TARPON SPRINGS — For the second time, a national nonprofit dedicated to ensuring that children have playgrounds within walking distance of their homes has offered to help the children of Mango Circle.
Last year, KaBOOM! contacted the Tarpon Springs Housing Authority after learning the public housing community's playground was removed for safety reasons. There were rusted steel bolts and traces of lead paint on the outdated equipment.
Washington-based KaBOOM! did the same on April 19.
"I saw the recent article in the St. Petersburg Times regarding the need for a playground at Mango Circle," Leah Judge of KaBOOM!'s client services wrote in an e-mail to Tarpon Springs City Commissioner Chris Alahouzos. "I've actually been following this story since the playground was deemed dangerous and removed last year.
"My organization frequently has funding to build playgrounds in the Tampa Bay area and last year we built several playgrounds in the region."
Mango Circle first came into focus last April after a Times story described the rundown conditions of the complex's playground.
A National Playground and Park Association inspector delivered a scathing report that said the site was unsafe for children and the playground was removed.
At that time, Judge contacted Pat Weber, executive director of Tarpon Springs Housing Authority, about providing assistance. But Weber informed KaBOOM! of the authority's intention to raze Mango Circle and build a new public housing facility once a federal tax credit was received. It was decided not to pursue a grant for a new playground.
"I spoke with them last year and I just spoke with her recently," Weber said Monday. "I don't know if it will work out or not. To get a playground that we would have to put in and then move, I don't know how that will work. But it (the grant) would be something we would be interested in."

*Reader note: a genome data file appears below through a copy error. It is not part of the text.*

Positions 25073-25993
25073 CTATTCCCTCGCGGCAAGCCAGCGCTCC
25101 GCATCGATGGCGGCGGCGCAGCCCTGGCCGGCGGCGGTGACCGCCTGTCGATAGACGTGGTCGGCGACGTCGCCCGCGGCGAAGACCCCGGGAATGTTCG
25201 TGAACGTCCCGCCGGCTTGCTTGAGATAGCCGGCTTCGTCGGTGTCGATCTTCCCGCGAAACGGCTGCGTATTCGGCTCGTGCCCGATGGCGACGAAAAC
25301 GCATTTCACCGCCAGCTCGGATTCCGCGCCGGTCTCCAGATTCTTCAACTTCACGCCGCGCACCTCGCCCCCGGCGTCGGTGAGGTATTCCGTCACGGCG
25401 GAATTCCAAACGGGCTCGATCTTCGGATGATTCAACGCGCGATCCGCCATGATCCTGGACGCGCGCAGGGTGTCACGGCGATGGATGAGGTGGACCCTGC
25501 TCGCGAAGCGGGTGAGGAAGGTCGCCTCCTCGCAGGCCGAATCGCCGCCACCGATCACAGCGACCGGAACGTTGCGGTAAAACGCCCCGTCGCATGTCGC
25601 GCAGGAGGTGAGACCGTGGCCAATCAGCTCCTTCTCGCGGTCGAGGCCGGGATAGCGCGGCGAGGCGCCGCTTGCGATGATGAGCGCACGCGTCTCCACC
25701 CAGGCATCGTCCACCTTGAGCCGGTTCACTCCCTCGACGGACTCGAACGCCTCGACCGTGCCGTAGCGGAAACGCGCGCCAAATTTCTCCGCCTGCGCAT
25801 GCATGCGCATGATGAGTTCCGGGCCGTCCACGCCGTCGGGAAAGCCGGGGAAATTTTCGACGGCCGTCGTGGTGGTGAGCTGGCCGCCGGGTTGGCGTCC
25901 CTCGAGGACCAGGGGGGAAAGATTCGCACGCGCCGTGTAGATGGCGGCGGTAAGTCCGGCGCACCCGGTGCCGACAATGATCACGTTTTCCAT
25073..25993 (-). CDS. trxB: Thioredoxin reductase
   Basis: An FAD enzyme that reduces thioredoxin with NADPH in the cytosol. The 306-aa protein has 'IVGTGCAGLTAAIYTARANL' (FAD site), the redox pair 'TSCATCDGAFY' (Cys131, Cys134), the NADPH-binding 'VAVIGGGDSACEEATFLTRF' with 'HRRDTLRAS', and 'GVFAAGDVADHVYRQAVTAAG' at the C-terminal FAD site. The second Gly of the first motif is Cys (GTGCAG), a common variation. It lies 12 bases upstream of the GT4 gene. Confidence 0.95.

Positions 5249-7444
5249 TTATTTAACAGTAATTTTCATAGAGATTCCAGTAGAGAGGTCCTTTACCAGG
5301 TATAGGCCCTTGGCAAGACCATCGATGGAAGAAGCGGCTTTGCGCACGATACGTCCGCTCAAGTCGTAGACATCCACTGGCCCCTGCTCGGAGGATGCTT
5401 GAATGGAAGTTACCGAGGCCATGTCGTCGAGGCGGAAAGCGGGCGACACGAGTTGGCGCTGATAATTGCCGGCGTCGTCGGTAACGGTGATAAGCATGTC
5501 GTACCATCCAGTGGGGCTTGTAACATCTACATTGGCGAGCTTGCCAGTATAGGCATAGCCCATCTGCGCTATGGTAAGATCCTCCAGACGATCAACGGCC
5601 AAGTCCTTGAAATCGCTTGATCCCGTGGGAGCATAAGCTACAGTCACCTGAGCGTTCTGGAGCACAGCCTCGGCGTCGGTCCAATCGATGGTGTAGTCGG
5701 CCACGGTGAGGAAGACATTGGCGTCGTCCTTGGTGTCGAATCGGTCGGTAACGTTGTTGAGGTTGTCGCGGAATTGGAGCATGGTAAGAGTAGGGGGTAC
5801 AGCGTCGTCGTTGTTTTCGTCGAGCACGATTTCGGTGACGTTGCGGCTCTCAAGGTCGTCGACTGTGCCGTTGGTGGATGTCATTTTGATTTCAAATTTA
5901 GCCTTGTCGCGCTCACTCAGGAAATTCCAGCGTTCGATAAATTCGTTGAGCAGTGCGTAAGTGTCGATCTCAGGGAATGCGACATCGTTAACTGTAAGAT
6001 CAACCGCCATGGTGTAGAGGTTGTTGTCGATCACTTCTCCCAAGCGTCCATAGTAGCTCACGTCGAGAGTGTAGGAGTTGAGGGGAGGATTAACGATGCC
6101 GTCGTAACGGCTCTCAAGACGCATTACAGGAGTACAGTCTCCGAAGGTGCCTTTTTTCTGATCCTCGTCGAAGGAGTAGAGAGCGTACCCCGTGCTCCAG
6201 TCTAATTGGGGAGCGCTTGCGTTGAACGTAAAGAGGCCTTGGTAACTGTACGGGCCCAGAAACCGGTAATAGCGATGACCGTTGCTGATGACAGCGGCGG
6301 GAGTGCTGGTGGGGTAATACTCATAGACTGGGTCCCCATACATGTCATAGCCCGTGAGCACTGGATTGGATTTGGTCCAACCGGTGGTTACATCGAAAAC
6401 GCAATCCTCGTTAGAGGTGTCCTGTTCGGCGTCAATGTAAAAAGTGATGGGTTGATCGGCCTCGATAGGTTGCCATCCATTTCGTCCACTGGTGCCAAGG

Linda Herring, chairwoman of the Housing Authority's commission, would not address KaBOOM!'s offer but said the matter will be discussed thoroughly at the commission's 10 a.m. meeting on May 13.
KaBOOM! was started in 1996 and has built more than 1,700 playgrounds and sports fields throughout the country. The organization has helped build skate parks and ice rinks, but the focus is mostly on playgrounds. More than $140 million has been poured into the effort, said Mike Vietti, KaBOOM!'s communications manager.
The organization finds financial backers who are willing to pay for the playgrounds. Through an application process, KaBOOM! then matches the funding with needy communities. KaBOOM! has helped build 24 playgrounds in the Tampa Bay area.
The City Commission has approved the plan for a new Mango Circle.
But the project hasn't moved forward because Weber was denied a Florida Housing Finance Authority tax credit for this cycle. She plans to reapply in December.
If the credit is received, Mango Circle will become a $17 million affordable housing community dubbed Eagle Ridge. The three-story project calls for walking trails, two recreation areas, a pool and a clubhouse.
But in the meantime, the children at Mango Circle have been without a playground — something that many say should not continue.
Alahouzos, who has been encouraged by the initiative from KaBOOM!, said nothing should deter the effort to provide a playground. Alahouzos noted that playgrounds are now modular and can be more easily disassembled. He said a fundraiser could be held if needed.
"The kids have to play and they can't be playing in the street," Alahouzos said. "We have to do whatever it takes to get this thing done."
Demorris A. Lee can be reached at email@example.com or (727) 445-4174